cell death. Therefore, the effect of Ziram, ZnCl2, and their combination on cell population (Fig. 6) classified with annexin V-FITC and propidium iodide were examined. As shown in Fig. 6A and B, under control conditions, a large population of intact living cells in area N was observed. The incubation of cells with 1 lM Ziram for 1 h decreased the population of normal cells in area N and increased the population of annexin V-positive living cells in area A (Fig. 6A). The Ziram-induced changes were not observed in the presence of 10 lM DTPA (Fig. 6A). Thus, it was likely that Ziram promoted the transition from intact living cells to annexin V-positive living cells, the cells during early stage of apoptosis, in a Zn2+-dependent manner. As shown in Fig. 6B, 0.3 lM Ziram or 10 lM ZnCl2 (ZINC in Fig. 6B) did not change the population. However, the combination of 0.3 lM Ziram and 10 lM ZnCl2 significantly promoted the transition from intact living cells to annexin V-positive living cells. Results are summarized in Fig. 7.

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Fig. 5. Effects of Zn2+ chelators. (A) Changes in the mean intensity of 5-CMF fluorescence by 0.3–1 lM Ziram, in the presence or absence of 10 lM DTPA. (B) Changes in the mean intensity of 5-CMF fluorescence by 0.3–1 lM Ziram in the presence or absence of 10 lM TPEN. DTPA or TPEN was applied to the cell suspension 10 min before the application of Ziram. Effects were examined 60 min after Ziram application. Symbol (⁄⁄) indicates a significant difference (P < 0.01) between the control group and drug-treated group.

4. Discussion 4.1. Mechanism for the increase in intracellular Zn2+ level by dithiocarbamate fungicides Dithiocarbamate fungicides increased the intensity of FluoZin-3 fluorescence (Fig. 1), suggesting that these fungicides increase intracellular Zn2+ levels. Chelation of external Zn2+ by DTPA almost completely attenuated the Ziram-induced augmentation of FluoZin-3 fluorescence by Ziram, while external application of Zn2+ significantly potentiated it (Fig. 3). Furthermore, TPEN, a chelator of intracellular Zn2+, completely suppressed the Ziram response (Fig. 3). Thus, it is likely that dithiocarbamate fungicides increase intracellular Zn2+ levels via Zn2+ influx. How Zn2+ influx is enhanced by dithiocarbamate fungicides remains unclear. There are many zinc transporters (for a review; [25]). Of these transporters, some zinc transporters, such as Zip2, Zip12, and Zip14, are sensitive to temperature [9,15,39]. Approximately two-thirds of the Ziram-induced FluoZin-3 fluorescence augmentation was suppressed by cold temperatures (3–4 °C), whereas the augmentation of FluoZin-3 fluorescence by external application of ZnCl2 was completely attenuated (Fig. 4). Therefore, there may be two Zn2+ pathways activated by Ziram. The possibility that Ziram produces a non-specific increase in membrane permeability was ruled out,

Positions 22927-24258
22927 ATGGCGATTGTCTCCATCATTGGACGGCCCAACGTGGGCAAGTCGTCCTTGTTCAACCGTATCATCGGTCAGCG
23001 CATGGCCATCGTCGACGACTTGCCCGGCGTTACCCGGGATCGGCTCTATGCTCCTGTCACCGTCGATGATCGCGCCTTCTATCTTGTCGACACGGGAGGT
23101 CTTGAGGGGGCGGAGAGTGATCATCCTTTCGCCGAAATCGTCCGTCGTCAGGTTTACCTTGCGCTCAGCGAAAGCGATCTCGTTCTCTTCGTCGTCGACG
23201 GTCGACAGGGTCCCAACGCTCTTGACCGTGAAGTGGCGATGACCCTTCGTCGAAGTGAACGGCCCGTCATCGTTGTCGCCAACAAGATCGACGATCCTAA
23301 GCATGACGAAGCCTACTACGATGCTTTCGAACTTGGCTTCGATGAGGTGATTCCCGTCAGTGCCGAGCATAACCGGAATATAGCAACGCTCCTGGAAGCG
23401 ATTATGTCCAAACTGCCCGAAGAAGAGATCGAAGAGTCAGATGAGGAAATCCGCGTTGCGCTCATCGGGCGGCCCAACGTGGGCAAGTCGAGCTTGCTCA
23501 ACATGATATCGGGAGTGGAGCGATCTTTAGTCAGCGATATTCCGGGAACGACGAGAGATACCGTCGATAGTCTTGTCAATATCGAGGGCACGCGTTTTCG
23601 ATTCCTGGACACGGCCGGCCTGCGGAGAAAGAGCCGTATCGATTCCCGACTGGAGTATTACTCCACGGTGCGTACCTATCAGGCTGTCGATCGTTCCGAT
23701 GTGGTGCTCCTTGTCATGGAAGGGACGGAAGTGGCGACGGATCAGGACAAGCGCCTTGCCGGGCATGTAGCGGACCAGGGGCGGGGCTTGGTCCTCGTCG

Fig. 6. Changes in cell populations, classified by annexin V-FITC and propidium iodide, by Ziram, ZnCl2, DTPA, and their combination. (A) Changes in fluorescence cytogram (propidium fluorescence versus FITC fluorescence) by 1 lM OIT, 10 lM DTPA, and their combination (ZIRAM + DTPA). Effects were examined 1 h after application. Areas of N, A, P, and AP show the population of intact living cells, annexin V-positive living cells, dead cells, and annexin V-positive dead cells, respectively. Each cytogram consisted of 2000 cells. (B) Changes in cell population by 0.3 lM Ziram, 10 lM ZnCl2 (ZINC) and their combination (ZIRAM + ZINC).

because an increase in intracellular Ca2+ levels was not observed, as discussed below. Ziram and Thiram were reported to increase intracellular Ca2+ levels in neuronal cells [21]. In the present study, Ziram and Thiram augmented the Fluo-3 fluorescence, an indicator of intracellular Ca2+ (Fig. 2). The increase in Fluo-3 fluorescence intensity by dithiocarbamate fungicides suggests that the fungicides increase intracellular Ca2+ levels. However, this is unlikely in rat thymic lymphocytes, because the augmentation of Fluo-3 fluorescence was not observed in the presence of TPEN, a chelator

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Fig. 7. Changes in percentage cell populations by Ziram, ZnCl2, DTPA, and their combination. Values (columns and bar) were expressed as the mean and standard deviation of four experiments, respectively. The dead cell population consisted of areas of P and AP as shown in Fig. 6. Asterisks (⁄⁄) indicate a significant difference (P < 0.01) between the control and test group.